Centre for Discovery Brain Sciences
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Prof Matthew Nolan

We are interested in the mechanisms used within the brain to mediate cognitive processes and guide learned behaviours.

Professor Matthew Nolan

Professor of Neural Circuits and Computation

  • Hugh Robson Building
  • 15 George Square
  • Edinburgh EH8 9XD

Contact details

Personal profile

  • 2014 - present: Chair of Neural Circuits and Computation, University of Edinburgh
  • 2011 - 2014: Reader, University of Edinburgh
  • 2007 - 2010: Marie Curie Excellence Team Leader, University of Edinburgh
  • 2006 - 2011: Lecturer, University of Edinburgh
  • 1999 - 2006: Postdoctoral Research Fellow, Columbia University, New York, USA
  • 1997 - 1999: Postdoctoral Research fellow, University of Aberdeen
  • 1993 - 1997: PhD, University of Aberdeen

Research Theme

Neurons containing stochastic ion channels throughout their axonal and dendritic membranes


Dr Matthew Nolan's research briefing

We want to understand how cognitive functions of the brain emerge from its neural circuitry. Our main focus is on cellular and circuit mechanisms for spatial cognition and memory.

Approaches used in the lab include virtual reality based behavioural assays, in vivo and ex vivo electrophysiology and optogenetics, molecular and classical neuroanatomical methods, and computational modelling.

Neuronal activity


Ion channel signalling in dendrites


Team members



Chadwick A., van Rossum M.C.W., Nolan M.F. (2016) Flexible theta sequence compression mediated via phase precessing interneurons. eLife, 5:e20349. PMCID: 5245972.

Shipston-Sharma, O., Solanka L. & Nolan, M.F. (2016) Continuous attractor network models of grid cell firing based on excitatory-inhibitory interactions. Journal of Physiology, 594(22):6547-6557. PMCID: 5108899.

Sürmeli G., Marcu D-C., McClure C., Garden D.L.F., Pastoll H. & Nolan M.F. (2015) Molecularly defined circuitry reveals input-output segregation in deep layers of the medial entorhinal cortex. Neuron 88(5):1040-1053. PMCID: 4675718.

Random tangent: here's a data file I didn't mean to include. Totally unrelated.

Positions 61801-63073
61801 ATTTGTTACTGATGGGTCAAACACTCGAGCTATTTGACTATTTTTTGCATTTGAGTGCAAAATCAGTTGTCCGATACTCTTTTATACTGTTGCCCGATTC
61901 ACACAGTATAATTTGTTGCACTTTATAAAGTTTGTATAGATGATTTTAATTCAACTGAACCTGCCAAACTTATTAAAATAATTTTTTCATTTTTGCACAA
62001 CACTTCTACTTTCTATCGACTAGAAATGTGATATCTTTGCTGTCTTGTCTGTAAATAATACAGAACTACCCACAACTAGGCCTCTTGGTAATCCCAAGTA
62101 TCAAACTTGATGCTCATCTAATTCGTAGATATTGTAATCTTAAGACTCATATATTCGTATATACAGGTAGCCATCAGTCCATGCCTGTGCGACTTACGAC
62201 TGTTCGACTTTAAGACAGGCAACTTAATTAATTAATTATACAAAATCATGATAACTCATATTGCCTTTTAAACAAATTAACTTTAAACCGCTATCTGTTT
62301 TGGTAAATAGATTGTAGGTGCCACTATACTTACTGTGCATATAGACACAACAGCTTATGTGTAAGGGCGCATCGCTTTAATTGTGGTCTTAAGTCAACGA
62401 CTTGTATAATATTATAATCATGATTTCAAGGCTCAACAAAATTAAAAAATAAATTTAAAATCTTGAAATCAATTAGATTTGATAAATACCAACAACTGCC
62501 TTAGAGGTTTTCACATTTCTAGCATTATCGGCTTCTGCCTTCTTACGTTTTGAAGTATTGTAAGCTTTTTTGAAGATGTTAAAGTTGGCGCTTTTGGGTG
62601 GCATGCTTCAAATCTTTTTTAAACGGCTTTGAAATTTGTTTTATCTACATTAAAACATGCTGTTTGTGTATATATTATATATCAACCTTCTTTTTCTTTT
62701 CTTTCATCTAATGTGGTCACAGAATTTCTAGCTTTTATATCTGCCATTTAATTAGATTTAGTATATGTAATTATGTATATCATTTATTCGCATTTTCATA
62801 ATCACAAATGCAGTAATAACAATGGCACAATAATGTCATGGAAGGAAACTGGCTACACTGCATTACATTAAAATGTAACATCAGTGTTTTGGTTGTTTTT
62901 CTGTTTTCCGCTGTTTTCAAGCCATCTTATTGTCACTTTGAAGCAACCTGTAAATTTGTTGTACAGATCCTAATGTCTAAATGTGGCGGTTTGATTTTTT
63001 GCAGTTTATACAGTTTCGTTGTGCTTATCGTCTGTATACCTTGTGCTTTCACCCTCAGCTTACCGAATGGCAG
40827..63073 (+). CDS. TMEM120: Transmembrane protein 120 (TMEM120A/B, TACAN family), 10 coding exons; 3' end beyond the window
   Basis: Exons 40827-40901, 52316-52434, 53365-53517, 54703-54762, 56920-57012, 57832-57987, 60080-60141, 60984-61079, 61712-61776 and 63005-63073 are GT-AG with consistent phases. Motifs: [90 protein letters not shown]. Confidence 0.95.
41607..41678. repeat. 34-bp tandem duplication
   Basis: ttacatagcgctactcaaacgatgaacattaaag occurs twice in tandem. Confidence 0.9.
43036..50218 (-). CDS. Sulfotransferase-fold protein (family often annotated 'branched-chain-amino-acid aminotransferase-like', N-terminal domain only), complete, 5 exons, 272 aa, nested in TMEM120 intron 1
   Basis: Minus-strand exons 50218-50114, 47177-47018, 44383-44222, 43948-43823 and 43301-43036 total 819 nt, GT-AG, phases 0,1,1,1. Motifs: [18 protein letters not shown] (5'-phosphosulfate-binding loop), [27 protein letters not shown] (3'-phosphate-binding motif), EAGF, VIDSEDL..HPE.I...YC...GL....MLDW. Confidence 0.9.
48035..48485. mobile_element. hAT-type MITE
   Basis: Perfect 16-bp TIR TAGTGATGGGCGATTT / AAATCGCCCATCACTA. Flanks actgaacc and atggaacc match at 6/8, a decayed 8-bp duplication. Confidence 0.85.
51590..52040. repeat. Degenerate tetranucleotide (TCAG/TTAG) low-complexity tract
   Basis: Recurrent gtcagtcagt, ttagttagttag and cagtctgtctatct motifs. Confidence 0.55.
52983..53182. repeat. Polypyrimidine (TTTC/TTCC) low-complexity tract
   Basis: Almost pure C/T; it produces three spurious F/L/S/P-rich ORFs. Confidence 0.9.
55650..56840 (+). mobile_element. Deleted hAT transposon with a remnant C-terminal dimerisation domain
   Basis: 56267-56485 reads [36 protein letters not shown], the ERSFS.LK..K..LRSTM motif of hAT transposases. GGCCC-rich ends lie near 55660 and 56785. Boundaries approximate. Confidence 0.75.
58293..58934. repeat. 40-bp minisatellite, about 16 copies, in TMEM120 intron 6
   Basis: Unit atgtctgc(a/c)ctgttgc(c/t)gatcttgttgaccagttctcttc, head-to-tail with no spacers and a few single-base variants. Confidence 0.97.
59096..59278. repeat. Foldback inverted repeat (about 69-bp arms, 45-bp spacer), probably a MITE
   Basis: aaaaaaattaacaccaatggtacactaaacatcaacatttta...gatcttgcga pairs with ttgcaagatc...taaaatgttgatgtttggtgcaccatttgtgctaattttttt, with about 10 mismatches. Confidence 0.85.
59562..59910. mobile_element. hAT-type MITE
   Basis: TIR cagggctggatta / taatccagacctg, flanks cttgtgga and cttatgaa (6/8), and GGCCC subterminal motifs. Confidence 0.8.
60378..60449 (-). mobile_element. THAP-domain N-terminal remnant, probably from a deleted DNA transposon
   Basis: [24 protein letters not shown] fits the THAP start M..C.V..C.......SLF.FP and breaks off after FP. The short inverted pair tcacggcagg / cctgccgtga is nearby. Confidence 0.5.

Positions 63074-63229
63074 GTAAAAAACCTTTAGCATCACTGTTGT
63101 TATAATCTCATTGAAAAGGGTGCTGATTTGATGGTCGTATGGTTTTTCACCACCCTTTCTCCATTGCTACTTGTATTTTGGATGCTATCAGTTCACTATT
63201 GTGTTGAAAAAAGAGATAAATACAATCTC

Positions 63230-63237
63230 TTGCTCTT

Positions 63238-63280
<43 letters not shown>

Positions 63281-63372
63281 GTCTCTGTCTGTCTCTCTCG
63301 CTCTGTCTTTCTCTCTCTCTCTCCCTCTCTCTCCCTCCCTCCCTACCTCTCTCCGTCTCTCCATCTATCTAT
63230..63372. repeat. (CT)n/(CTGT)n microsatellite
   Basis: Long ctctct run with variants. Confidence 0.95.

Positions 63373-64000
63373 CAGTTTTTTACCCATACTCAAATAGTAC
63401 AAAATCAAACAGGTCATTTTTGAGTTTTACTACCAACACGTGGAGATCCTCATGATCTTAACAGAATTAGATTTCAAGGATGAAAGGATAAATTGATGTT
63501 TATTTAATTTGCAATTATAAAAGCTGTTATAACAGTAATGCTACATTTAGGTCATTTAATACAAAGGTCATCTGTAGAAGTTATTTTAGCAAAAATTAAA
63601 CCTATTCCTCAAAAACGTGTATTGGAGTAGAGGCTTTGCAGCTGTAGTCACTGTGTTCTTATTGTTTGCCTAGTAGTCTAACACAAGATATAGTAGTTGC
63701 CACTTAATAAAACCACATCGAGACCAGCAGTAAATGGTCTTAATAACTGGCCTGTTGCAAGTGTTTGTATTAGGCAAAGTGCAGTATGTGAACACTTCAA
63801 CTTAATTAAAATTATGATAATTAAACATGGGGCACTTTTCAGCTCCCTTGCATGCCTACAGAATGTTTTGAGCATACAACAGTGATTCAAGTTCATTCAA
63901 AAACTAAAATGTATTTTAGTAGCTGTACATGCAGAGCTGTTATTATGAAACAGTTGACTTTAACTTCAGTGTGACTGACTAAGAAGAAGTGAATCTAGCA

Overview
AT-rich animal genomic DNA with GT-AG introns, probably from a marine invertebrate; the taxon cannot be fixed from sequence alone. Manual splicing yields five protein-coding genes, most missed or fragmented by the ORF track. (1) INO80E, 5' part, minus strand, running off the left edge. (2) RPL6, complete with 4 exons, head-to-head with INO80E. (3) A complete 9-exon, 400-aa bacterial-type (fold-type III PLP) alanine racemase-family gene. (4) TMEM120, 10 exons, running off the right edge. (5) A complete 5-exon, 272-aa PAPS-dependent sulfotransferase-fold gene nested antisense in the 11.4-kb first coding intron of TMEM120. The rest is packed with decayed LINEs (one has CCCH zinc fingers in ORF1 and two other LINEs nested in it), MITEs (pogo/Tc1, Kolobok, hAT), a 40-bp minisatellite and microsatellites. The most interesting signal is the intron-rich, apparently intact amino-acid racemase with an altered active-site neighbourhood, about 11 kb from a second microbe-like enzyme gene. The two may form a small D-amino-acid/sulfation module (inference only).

Solanka L., van Rossum M.C.W. & Nolan, M.F. (2015) Noise promotes independent control of gamma oscillations and grid firing within a recurrent attractor network. eLife 2015;4:e06444.

Chadwick A., van Rossum M.C.W., Nolan M.F. (2015) Independent Theta Phase Coding Accounts for CA1 Population Sequences and Enables Flexible Remapping. eLife 4:e03542. Doi: http://dx.doi.org/10.7554/eLife.03542. PMCID:4383210.

Ramsden H.L., Sürmeli G. ,McDonagh S.G. & Nolan M.F. (2015) Laminar and Dorsoventral Molecular Organization of the Medial Entorhinal Cortex Revealed by Large-Scale Anatomical Analysis of Gene Expression. PLoS Computational Biology 11(1): e1004032. DOI: 10.1371/journal.pcbi.1004032. PMCID: PMC4304787.

Gonzalez-Sulser A., Parthier D., Candela A., McClure C., Pastoll H., Garden G., Sürmeli G., and Nolan M.F.  (2014) GABAergic projections from the medial septum selectively inhibit interneurons in the medial entorhinal cortex. Journal of Neuroscience 34, 16739-16743. PMCID: PMC4261098.

Pastoll H., Solanka L., van Rossum M.C.W. & Nolan M.F. (2013). Feedback inhibition enables theta-nested gamma oscillations and grid firing fields. Neuron 77, 141-154. PMID:23312522

O’Donnell, C. and Nolan, M.F. (2011). Tuning of synaptic integration: an organizing principle for optimization of neural circuits. Trends in Neurosciences 34, 51-60. DOI: 10.1016/j.tins.2010.10.003. PMID:21067825.

Garden, D.L.F.*, Dodson , P.D.*, O’Donnell, C., White, M.D.  & Nolan,  M.F. (2008). Tuning of Synaptic Integration in the Medial Entorhinal Cortex to the Organization of Grid Cell Firing Fields. Neuron 60, 875-889. PMID:19081381.

Matthew Nolan publication list (PDF)


Research in a Nutshell: Neuronal computation

Information for students:

Willingness to discuss research projects with undergraduate and postgraduate students: YES - please click here